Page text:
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-   -   Initial drag for cylinder in cross-flow (http://www.cfd-online.com/Forums/main/102562-initial-drag-cylinder-cross-flow.html)

orxan.shibli May 28, 2012 16:26

Initial drag for cylinder in cross-flow
 
Hi everyone!

I am simulating flow over cylinder at Re=100 with my own code. Setting time step to dt=1s, I monitor initial values of drag coef. and it solves it without problem. But when I set it to say dt=0.001 then initially drag coef. rises to very high values (hundreds) and then it becomes negative even. It is not important whether it will be better as time passes since I am also trying to understand why decreasing time step causes this kind of problem.

Other specifications:
  • Unsteady
  • Fully Implicit, 1st order Euler temporal discre.
  • 2nd order upwind spatial discre.
  • Max. Inner Iterations = 10
  • 2D, laminar
  • Initially velocity and pressure field is zero

Any idea?

cdegroot May 28, 2012 20:46

You are starting the flow from a standstill, so that takes a big pressure drop to accomplish. That is one reason for the high drag. Also, you are only doing 10 inner iterations, which probably means it is not converging within each time step. In that case, the initial results don't mean much anyways.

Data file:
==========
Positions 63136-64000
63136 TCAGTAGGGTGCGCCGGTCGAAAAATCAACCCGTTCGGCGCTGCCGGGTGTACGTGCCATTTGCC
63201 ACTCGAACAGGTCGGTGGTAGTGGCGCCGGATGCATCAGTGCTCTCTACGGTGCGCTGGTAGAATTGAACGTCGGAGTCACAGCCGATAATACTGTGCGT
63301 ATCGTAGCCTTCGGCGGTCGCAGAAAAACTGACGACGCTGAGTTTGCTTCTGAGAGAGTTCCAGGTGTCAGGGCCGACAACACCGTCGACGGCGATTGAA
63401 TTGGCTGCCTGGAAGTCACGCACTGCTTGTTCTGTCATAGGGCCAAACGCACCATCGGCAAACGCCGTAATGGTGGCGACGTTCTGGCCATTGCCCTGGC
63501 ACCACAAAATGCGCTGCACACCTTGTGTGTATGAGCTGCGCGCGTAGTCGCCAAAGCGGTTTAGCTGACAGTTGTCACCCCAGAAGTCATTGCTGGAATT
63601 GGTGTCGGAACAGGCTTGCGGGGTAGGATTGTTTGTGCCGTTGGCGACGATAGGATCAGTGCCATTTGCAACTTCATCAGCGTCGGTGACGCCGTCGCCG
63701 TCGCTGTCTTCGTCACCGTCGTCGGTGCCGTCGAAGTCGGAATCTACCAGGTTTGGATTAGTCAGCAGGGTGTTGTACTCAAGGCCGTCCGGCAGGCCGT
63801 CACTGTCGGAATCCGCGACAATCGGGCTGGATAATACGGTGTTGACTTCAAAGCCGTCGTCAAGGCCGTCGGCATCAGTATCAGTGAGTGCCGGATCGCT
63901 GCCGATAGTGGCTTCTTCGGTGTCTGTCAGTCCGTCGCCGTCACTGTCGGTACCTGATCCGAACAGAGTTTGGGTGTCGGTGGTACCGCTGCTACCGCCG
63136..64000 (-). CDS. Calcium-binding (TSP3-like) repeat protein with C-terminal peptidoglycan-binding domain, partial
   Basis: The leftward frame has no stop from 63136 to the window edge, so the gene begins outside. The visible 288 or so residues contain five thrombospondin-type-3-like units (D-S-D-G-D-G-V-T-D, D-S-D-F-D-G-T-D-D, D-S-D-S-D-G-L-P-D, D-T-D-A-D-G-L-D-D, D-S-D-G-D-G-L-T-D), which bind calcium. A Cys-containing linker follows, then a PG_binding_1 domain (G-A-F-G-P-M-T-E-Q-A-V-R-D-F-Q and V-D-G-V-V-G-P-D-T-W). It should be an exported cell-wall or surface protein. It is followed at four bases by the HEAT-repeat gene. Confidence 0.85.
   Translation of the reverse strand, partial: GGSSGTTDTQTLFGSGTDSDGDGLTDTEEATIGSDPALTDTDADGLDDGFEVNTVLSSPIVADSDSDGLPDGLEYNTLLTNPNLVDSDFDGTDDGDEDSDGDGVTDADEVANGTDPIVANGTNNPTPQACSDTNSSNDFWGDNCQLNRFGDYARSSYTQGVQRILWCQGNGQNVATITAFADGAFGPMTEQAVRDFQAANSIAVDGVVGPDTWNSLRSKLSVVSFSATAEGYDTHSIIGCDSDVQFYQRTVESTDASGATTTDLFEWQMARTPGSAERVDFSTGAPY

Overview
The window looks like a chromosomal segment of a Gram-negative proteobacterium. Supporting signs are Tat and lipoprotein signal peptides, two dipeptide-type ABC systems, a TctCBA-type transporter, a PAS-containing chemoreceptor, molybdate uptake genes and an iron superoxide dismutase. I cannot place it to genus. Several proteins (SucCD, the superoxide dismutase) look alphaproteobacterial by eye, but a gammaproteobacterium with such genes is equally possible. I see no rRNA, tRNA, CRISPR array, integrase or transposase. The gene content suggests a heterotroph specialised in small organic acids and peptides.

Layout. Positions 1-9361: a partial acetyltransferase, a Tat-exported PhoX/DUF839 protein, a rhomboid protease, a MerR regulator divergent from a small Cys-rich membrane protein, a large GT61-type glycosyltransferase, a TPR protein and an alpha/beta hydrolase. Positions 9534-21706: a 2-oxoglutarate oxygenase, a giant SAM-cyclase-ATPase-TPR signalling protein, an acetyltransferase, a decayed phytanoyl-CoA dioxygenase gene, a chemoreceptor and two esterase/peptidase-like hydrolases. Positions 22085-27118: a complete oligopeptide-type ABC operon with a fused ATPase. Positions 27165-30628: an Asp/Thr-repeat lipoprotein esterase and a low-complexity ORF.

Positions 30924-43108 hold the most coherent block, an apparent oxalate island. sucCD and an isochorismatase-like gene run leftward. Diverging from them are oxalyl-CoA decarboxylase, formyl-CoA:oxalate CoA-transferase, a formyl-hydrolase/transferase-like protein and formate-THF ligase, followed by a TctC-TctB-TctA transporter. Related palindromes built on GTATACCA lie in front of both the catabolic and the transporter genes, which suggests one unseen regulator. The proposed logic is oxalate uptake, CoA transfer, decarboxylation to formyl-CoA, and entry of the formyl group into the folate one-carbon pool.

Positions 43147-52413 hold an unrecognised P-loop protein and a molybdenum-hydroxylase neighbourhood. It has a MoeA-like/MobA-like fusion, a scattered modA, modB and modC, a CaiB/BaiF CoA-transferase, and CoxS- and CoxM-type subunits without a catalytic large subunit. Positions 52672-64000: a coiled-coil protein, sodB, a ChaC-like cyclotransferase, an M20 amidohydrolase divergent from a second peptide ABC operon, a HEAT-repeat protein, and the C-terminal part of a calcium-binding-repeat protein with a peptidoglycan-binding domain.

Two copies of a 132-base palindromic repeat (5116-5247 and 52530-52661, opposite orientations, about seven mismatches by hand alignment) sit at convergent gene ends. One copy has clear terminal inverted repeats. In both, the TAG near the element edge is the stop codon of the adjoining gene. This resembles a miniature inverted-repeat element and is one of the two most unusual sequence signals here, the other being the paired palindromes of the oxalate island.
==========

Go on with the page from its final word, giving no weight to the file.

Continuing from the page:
orxan.shibli May 29, 2012 06:44

Dear Chris

OK but this should be true for both time steps. That is why I decreased time step however it became worse unexpectedly. Also I tried to make inner iterations 100 but that only caused to reach high values faster.

cdegroot May 29, 2012 11:06

Well, your small timestep is 1000 times smaller than your large time step, so I would guess that the large time step just "steps over" a lot of the initial transient stuff.

Also, imagine in reality having completely still fluid and then instantly accelerating it to whatever value you have specified at the inlet. Not going to happen. It will take some (maybe small) amount of time to accelerate. In your simulation that time to accelerate is your first time step. Thus, I believe a smaller timestep will imply a larger initial pressure drop and also drag forces. In any case, these initial transients will die out eventually.

orxan.shibli June 3, 2012 18:43

I found the problem. It was due to time-step dependency of original Rhie and Chow MIM. Hence, it is better to use modified version:

"Discussion on Momentum Interpolation Method for Collocated Grids of Incompressible Flow", Yu et al.

cdegroot June 4, 2012 02:10

Quote:

Originally Posted by orxan.shibli (Post 364531)
I found the problem. It was due to time-step dependency of original Rhie and Chow MIM. Hence, it is better to use modified version:

"Discussion on Momentum Interpolation Method for Collocated Grids of Incompressible Flow", Yu et al.

Very interesting. Thanks for sharing.


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